Over the years, much has been heard about the once upon a time sensation Britney Spears, whose real-life story is soon going to be out through the new documentary "Framing Britney Spears."
While there have been a lot of documentaries showcasing everything about her personal life from her rise to fame, to her downfall including her much-publicized personal and professional setbacks, this new documentary on the star will tell what people are yet unaware of.
The New York Times' Samantha Stark will shed light on the superstar's court battle with her father, the protests and the glee in her suffering in the new documentary with an aim to fill in the gaps in the conservatorship.
Stark said that when making a documentary about Britney Spears, the first person you want to speak to is the woman herself. However, that was impossible since the star is bound by a legal conservatorship. She said that it's been really hard to interview Britney since 2008. Stark also highlighted that she does not even know whether Britney is even aware of attempts being made by journalists to make contact as she is always under the radar.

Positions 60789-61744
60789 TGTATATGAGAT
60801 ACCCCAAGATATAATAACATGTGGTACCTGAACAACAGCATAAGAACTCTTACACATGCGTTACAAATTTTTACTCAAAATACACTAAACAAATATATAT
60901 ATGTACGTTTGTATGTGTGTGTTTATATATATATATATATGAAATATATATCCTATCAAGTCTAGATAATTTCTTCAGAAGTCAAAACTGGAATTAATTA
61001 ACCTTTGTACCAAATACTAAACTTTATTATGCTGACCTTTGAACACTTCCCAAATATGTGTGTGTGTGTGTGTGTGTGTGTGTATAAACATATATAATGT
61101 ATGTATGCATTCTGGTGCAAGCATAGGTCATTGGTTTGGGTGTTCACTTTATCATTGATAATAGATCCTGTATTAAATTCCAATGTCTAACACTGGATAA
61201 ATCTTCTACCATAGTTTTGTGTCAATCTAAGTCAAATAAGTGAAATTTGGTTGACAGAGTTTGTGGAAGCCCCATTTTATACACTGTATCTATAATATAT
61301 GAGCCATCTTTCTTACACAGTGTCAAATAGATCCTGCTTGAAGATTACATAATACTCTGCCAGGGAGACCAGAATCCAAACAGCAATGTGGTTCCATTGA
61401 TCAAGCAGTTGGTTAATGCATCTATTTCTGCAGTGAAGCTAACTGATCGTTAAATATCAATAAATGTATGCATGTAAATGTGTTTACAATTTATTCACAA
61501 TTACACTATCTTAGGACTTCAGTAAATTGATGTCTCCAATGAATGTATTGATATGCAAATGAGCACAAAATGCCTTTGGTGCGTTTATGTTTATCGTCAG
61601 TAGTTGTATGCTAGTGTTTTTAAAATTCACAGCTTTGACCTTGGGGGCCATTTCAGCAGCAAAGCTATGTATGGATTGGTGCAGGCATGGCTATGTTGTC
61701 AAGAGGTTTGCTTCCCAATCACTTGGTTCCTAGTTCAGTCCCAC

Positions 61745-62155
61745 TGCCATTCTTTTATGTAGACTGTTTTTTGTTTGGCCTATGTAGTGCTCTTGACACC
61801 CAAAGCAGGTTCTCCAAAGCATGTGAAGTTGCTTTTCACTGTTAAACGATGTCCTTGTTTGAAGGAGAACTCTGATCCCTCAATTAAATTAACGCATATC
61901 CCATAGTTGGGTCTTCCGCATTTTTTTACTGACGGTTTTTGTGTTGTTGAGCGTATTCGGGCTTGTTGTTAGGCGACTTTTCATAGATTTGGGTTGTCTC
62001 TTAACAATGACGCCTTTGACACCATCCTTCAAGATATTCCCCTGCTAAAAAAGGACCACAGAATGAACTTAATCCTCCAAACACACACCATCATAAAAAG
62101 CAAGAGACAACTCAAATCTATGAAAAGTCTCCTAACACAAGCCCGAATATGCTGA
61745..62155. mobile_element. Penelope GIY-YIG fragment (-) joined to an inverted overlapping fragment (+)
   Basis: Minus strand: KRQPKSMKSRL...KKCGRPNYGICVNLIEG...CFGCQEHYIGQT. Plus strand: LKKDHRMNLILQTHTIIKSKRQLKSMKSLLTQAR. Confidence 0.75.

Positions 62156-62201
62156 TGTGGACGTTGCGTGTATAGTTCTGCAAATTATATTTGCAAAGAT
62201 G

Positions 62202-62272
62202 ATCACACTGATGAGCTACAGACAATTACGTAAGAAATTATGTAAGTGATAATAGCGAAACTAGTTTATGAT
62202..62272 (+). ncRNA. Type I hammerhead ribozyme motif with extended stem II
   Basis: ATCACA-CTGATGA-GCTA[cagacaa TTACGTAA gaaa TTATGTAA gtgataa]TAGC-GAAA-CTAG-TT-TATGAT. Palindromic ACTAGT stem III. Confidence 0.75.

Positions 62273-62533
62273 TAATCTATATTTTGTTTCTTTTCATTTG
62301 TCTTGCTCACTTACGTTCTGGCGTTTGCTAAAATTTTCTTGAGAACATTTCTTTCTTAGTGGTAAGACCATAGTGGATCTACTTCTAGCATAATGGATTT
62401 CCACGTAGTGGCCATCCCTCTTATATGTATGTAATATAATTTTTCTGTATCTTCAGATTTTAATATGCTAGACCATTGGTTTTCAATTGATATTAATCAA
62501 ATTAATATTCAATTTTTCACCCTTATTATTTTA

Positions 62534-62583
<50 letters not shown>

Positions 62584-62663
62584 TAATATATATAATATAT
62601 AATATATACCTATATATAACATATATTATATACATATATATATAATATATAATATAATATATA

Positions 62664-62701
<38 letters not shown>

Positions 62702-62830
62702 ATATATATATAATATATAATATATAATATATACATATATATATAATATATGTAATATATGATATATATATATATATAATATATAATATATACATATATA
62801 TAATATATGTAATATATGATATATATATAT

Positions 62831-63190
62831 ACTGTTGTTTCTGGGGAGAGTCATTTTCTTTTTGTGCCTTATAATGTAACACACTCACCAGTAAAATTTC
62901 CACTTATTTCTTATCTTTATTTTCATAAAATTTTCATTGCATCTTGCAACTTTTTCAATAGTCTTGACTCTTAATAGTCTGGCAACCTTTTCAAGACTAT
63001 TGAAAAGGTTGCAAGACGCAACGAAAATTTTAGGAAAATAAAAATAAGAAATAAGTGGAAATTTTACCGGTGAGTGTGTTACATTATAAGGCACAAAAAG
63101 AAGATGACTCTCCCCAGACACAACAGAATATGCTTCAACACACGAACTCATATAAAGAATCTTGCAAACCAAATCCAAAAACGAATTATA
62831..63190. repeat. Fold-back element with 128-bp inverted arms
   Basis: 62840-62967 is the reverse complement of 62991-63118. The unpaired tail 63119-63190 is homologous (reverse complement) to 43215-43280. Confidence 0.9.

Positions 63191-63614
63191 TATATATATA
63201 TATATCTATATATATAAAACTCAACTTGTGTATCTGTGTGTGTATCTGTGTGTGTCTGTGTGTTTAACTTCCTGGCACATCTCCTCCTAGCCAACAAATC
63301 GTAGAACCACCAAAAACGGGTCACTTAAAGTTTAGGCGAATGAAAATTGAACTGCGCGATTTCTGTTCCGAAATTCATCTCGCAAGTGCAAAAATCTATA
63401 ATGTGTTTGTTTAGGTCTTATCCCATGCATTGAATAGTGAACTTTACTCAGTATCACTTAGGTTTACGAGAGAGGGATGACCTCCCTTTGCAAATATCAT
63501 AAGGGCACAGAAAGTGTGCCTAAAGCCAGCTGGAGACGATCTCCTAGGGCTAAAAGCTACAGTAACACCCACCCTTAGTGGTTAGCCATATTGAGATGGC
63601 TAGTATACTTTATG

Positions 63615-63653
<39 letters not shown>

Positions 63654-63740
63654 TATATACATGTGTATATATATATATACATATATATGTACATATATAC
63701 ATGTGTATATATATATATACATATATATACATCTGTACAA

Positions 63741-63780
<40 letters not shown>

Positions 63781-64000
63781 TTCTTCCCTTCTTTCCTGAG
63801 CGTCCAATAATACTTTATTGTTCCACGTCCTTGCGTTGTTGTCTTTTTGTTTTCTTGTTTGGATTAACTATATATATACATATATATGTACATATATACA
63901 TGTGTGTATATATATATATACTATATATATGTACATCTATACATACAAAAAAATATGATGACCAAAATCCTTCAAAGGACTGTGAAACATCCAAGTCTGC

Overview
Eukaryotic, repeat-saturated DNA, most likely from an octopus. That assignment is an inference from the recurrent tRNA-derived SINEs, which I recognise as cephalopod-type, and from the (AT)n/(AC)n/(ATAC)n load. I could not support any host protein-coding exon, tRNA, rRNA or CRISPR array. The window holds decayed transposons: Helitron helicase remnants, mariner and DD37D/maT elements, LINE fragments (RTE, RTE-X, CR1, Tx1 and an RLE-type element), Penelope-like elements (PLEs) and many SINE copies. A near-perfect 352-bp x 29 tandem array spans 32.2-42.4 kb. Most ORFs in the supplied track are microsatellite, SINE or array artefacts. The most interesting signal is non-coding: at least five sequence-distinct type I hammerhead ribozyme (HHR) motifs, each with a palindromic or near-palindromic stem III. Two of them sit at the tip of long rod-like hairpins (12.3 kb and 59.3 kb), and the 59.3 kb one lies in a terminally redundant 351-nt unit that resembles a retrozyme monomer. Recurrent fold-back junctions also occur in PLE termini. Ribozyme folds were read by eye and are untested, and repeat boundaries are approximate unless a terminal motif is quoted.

How did Britney Spears' Conservatorship start?
In 2008, Britney Spears reportedly had a drug-related breakdown after which she was immediately hospitalized. An emergency court hearing then gave the custody of her two sons to their father Kevin Federline, while she was placed under "conservatorship," a legal concept where a guardian is appointed by a judge to manage all the financial affairs or daily life of the conservative due to physical or mental limitations, or old age. In Britney's case, her father, Jamie Spears, is the appointed person.
Britney's legal battle to live freely without being controlled by her father seems very bleak. Even after a decade of her stardom, she continues to have no control over her personal life. The conservatorship remains in force as it has been extended once again.
Last year in August, Britney requested a Los Angeles court to end her father's strict control. Her lawyer at another hearing in November that year told the court that Britney feared her father and will never be able to resume her singing career while he owns the star's decisions. Meanwhile, Britney's lawyer is against giving her father, Jamie Spears, more power in the conservatorship also managed by co-conservator Bessemer Trust.
In December, the court extended the "Sometimes" singer's conservatorship until Sept. 3, 2021. Jamie's handling of Britney's estate for 2019 was supposed to be reviewed during the hearing, however, the court scheduled the matters to later this year. The next hearing is set for Thursday, Feb. 11, 2021.
Britney, who is soon going to celebrate her 39th birthday, has sold more than 100 million records worldwide. She has been one of the most amazing singers of all time. Her songs still dominate the music industry today.